BEIRUT: Maronite bishops Wednesday voiced concern over the rising number of Syrian and Palestinian refugees coming to Lebanon, a statement from the bishops said.
“The bishops appreciate the humanitarian services available for the displaced from Syria to Lebanon, byt are concerned that their number is surging day after day, including Palestinians,” read the statement, issued following the bishop’s weekly meeting.
More than 180,000 Syrians have fled to Lebanon since bloody clashes in their country broke out in March 2011, according to the United Nations High Commissioner for Refugees’ most recent figures.
Additional 13,000 Palestinian refugees have also fled camps in Syria, seeking shelter in Lebanon.
The bishops called on the Lebanese government to take necessary measures to limit the repercussions of the refugees’ influx to the country.
“The humanitarian aspect of the case should come in line with necessary measures by the state so that hosting refugees does not lead to social, political and security dangers Lebanon cannot handle,” said the statement.
Separately, the bishops reiterated the call for the formation of a new Cabinet to oversee the coming 2013 parliamentary elections, a statement from the bishops said.
“An agreement is necessary to form a new government capable of performing national duties, achieving economic stability, holding the elections, and keeping Lebanon away from regional conflicts,” said the bishops’ statement.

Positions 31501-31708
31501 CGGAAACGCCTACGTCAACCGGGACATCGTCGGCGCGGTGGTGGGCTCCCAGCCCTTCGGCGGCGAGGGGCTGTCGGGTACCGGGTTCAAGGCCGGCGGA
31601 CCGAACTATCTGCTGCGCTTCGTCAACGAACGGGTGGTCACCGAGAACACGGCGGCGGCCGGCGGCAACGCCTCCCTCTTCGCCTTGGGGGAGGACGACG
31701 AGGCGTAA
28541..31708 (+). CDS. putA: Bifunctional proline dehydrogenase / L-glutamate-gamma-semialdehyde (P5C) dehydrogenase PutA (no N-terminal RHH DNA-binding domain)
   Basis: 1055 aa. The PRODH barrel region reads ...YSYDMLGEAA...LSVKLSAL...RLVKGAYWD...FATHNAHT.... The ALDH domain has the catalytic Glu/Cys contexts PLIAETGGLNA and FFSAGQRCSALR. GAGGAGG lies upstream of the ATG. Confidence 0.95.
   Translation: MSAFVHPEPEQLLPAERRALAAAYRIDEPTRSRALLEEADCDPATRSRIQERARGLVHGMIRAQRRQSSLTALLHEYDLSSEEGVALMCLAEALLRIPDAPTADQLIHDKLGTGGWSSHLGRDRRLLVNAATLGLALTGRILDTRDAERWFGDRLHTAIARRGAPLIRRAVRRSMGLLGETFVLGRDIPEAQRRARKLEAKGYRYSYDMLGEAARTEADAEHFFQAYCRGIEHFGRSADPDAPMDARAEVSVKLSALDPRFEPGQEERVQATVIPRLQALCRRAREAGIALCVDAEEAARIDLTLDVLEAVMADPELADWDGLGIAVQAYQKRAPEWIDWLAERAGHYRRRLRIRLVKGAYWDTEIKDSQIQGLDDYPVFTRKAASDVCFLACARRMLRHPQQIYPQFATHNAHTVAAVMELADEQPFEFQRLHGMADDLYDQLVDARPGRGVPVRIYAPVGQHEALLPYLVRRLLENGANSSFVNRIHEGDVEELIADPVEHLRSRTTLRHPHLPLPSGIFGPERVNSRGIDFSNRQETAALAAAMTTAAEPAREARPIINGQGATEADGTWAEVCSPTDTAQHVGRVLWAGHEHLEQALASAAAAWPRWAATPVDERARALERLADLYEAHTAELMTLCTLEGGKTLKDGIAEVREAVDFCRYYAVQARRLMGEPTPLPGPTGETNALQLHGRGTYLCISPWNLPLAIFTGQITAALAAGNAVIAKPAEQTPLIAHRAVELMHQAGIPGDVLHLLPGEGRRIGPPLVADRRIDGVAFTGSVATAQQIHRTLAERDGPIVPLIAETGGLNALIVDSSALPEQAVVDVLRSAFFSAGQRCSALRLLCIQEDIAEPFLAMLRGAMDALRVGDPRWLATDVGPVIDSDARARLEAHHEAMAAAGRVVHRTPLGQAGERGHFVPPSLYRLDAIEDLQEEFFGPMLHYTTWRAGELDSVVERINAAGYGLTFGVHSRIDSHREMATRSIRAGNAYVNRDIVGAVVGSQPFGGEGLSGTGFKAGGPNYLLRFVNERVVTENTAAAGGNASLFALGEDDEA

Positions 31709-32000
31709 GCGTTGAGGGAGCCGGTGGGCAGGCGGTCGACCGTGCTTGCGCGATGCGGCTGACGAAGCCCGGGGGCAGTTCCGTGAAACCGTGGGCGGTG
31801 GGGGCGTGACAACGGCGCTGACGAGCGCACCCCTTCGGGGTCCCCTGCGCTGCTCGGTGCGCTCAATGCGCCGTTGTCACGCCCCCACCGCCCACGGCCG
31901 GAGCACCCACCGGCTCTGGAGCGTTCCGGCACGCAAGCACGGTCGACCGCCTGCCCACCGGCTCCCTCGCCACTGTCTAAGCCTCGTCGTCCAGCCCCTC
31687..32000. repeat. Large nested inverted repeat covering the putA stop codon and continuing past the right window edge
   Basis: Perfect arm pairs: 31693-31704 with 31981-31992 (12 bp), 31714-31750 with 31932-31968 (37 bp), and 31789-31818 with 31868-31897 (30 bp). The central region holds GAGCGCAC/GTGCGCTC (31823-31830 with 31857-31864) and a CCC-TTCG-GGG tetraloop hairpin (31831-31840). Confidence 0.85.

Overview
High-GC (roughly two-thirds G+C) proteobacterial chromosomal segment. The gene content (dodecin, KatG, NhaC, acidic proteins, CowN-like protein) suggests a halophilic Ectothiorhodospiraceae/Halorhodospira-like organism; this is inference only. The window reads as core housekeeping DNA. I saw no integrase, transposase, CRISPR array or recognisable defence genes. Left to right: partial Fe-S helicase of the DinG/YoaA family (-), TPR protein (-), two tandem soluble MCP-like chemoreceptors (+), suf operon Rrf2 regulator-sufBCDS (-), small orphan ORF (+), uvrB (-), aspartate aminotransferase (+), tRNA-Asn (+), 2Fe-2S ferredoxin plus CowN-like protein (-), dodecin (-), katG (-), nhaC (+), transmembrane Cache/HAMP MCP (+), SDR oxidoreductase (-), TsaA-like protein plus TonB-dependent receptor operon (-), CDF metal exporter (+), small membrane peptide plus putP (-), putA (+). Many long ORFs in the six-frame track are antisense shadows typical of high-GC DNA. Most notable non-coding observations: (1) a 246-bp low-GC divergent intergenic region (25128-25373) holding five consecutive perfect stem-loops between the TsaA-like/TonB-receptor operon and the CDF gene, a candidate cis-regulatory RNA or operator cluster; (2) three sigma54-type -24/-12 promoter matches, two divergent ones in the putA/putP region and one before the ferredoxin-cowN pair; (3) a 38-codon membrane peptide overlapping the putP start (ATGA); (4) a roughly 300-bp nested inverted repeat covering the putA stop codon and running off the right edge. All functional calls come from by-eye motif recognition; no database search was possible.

The bishops also reiterated their rejection of the 1960 electoral law, based on a winner-takes-all system, and expressed hope a new electoral law would be reached.
“We hope that the parliamentary electoral subcommittee will reach an agreement over a fair electoral law,” said the bishops.
However, they said that the parliament should resume sessions.
The Lebanese have been trying to reach an agreement over a new draft law for the coming elections after lawmakers resumed the meetings of the subcommittee discussing electoral proposals earlier this week.
Calls for a new Cabinet were initially launched by the March 14-led opposition following the Oct. 19 assassination of a top security official who headed the police Information branch, Brig. Gen. Wissam al-Hasan.
The opposition, which blames the Cabinet for providing a political cover to the crime, declared boycotting the government and all parliamentary activity it takes part in following the killing and called for the formation of a new Cabinet to oversee the coming elections.